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Book News: The Clash Of The Comic(-)Cons

Fans dressed as stormtroopers from <em>Star Wars</em> attend this year's Comic-Con event in San Diego.
Frazer Harrison
Getty Images
Fans dressed as stormtroopers from Star Wars attend this year's Comic-Con event in San Diego.

The daily lowdown on books, publishing, and the occasional author behaving badly.

  • The nation's biggest comic book convention has issued a cease-and-desist letter to the nation's third-biggest comic book convention over the use of the name "Comic Con," The Associated Press reports. A lawyer for San Diego's Comic-Con wrote to the Salt Lake City Comic Con (whose name doesn't have a hyphen): "Attendees, exhibitors and fans seeing use of 'Comic Con' in connection with your convention will incorrectly assume that your convention is in some way affiliated with [ours]." In a statement quoted by the AP, Salt Lake Comic Con co-founder Dan Farr said, "We're puzzled why Salt Lake Comic Con was apparently singled out amongst the hundreds of Comic Cons around the country and the world." And the story notes that Salt Lake event co-founder Bryan Brandenburg says San Diego Comic-Con tried and failed to trademark "Comic Con" in 1995. [On a related note, check out this report on cosplay from NPR's Petra Mayer from San Diego's Comic-Con.]
  • "One Saturday night, Tsukuru and Haida were up talking late as usual when they turned to the subject of death." — Slate has an excerpt of Haruki Murakami's upcoming book, Colorless Tsukuru Tazaki and His Years of Pilgrimage.
  • Alice Bolin writes about Joan Didion, Los Angeles and sensationalism in an essay in The Believer: "It seems that murder stories inspire Didion with a special dread: attempting to lay thematic order over dumb chaos and cruelty starkly and distastefully reveals the cheapness of narrative."
  • Notable Books Coming Out This Week:

  • Yelena Akhtiorskaya's messy, charming debut novel Panic in a Suitcase follows a Ukrainian Jewish immigrant family in their journey from the cramped apartments and grey beaches of Odessa all the way to the cramped apartments and grey beaches of Brighton Beach in Brooklyn, N.Y. The Nasmertovs try to leave Odessa behind but find that they "hadn't ventured bravely into a new land, they'd borrowed a tiny nook at the very rear of someone else's crumbling estate to make a tidy replication of the messy, imperfect original they'd gone through so many hurdles to escape, imprisoning themselves in their own lack of imagination."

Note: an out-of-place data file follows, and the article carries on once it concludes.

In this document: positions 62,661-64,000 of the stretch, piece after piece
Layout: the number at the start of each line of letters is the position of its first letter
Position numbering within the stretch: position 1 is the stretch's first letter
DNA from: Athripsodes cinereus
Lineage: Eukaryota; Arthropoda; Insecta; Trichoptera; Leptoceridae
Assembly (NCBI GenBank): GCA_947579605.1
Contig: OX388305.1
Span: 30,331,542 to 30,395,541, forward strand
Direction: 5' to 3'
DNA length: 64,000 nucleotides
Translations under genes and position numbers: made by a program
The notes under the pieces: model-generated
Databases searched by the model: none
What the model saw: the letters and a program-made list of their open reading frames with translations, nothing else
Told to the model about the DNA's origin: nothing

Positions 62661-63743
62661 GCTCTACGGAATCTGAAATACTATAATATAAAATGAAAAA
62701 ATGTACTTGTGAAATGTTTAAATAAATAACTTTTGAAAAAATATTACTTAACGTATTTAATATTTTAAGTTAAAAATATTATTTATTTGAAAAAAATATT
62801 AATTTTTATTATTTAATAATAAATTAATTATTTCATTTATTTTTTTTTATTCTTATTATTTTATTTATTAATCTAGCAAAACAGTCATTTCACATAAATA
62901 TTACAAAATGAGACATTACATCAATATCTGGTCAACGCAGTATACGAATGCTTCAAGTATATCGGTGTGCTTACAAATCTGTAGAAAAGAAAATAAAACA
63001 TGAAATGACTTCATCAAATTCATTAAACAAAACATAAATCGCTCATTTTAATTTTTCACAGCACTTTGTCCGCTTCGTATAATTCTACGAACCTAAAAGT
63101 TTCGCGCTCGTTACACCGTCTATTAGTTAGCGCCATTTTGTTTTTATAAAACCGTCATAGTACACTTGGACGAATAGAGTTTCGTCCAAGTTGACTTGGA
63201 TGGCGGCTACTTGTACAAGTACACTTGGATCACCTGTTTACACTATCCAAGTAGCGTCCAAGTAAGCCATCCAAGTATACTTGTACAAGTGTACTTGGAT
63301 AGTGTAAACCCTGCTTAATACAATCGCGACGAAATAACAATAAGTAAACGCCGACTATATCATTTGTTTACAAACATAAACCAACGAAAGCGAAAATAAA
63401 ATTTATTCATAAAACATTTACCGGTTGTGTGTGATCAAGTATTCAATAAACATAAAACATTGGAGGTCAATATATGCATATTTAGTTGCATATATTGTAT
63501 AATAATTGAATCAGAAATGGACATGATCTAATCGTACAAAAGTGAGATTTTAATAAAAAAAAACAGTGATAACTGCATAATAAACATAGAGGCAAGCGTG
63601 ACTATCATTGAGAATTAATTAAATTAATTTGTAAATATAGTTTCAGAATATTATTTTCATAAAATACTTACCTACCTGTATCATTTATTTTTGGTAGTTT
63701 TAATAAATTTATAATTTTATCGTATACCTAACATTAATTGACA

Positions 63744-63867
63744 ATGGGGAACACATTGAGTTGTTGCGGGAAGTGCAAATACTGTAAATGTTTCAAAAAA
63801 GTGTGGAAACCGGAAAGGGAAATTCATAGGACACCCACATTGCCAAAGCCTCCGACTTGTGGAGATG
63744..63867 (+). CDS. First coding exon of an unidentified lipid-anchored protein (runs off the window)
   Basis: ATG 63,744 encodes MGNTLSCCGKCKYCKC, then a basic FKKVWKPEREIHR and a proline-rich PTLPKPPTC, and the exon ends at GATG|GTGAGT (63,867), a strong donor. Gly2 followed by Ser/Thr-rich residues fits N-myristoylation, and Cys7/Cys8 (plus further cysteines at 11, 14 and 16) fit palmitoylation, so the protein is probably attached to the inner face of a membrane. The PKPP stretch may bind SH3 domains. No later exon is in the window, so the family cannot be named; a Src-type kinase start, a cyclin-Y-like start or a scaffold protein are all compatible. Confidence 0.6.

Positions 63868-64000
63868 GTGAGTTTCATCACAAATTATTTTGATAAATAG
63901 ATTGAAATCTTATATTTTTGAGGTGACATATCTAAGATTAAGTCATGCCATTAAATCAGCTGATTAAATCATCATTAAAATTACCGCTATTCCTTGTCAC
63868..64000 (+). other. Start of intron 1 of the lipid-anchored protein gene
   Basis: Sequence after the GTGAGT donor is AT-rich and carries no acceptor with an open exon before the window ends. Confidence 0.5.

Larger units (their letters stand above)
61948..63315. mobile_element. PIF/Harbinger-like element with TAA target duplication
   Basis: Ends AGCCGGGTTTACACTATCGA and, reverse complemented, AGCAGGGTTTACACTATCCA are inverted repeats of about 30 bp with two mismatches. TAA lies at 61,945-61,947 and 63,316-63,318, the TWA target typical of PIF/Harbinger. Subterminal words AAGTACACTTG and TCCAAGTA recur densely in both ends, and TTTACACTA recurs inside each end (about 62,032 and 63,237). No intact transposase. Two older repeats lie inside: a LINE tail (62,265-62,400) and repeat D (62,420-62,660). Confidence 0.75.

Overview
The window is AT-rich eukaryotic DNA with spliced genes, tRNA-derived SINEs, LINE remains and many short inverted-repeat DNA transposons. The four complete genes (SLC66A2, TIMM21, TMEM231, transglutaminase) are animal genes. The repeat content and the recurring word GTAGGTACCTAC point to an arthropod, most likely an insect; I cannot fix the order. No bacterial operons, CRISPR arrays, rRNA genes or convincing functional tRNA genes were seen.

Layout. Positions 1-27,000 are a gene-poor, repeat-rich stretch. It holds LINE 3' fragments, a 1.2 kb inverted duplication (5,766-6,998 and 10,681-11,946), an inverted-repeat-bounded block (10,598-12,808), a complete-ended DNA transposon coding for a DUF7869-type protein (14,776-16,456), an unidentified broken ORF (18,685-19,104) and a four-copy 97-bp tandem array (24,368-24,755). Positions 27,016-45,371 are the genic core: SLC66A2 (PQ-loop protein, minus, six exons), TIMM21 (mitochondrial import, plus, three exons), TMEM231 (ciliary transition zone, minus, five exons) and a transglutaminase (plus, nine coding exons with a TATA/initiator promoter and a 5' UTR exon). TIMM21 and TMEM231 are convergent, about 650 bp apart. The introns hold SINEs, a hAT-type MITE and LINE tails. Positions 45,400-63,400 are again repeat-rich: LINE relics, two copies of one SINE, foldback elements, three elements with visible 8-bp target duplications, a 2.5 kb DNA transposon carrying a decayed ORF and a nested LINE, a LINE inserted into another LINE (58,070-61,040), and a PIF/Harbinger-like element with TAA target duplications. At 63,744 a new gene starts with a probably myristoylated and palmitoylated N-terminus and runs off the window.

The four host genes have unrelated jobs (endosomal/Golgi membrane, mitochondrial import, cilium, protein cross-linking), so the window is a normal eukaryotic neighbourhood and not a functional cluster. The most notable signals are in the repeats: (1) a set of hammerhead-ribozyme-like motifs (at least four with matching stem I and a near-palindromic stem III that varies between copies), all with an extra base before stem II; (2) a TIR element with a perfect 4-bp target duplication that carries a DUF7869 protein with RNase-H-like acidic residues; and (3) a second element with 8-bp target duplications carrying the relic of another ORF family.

• Sgt. Lester Ferris is stationed on the fictional island of Mancreu, trying to keep a semblance of order while island society disintegrates around him. After meeting a comics-obsessed teenager, he decides to try to turn things around in the guise of Tigerman. For NPR, Jason Sheehan calls Tigerman the "kind of good that makes you wonder why every book isn't this smart and joyous and beautiful and heartbreaking; that makes you a little bit pissed off that you ever gave away bits of your life to reading worse books, and sad that so many trees get wasted on authors with less grace, less surety, less confidence than this man who can throw comic books, video games, post-colonial guilt, the longing ache of the childless, murder, tea drinking and mystical tigers all together in a big hat, shake it vigorously, and draw from the resultant, jumbled mess something so beautiful."
  • Copyright 2021 NPR. To see more, visit https://www.npr.org.

    Annalisa Quinn is a contributing writer, reporter, and literary critic for NPR. She created NPR's Book News column and covers literature and culture for NPR.
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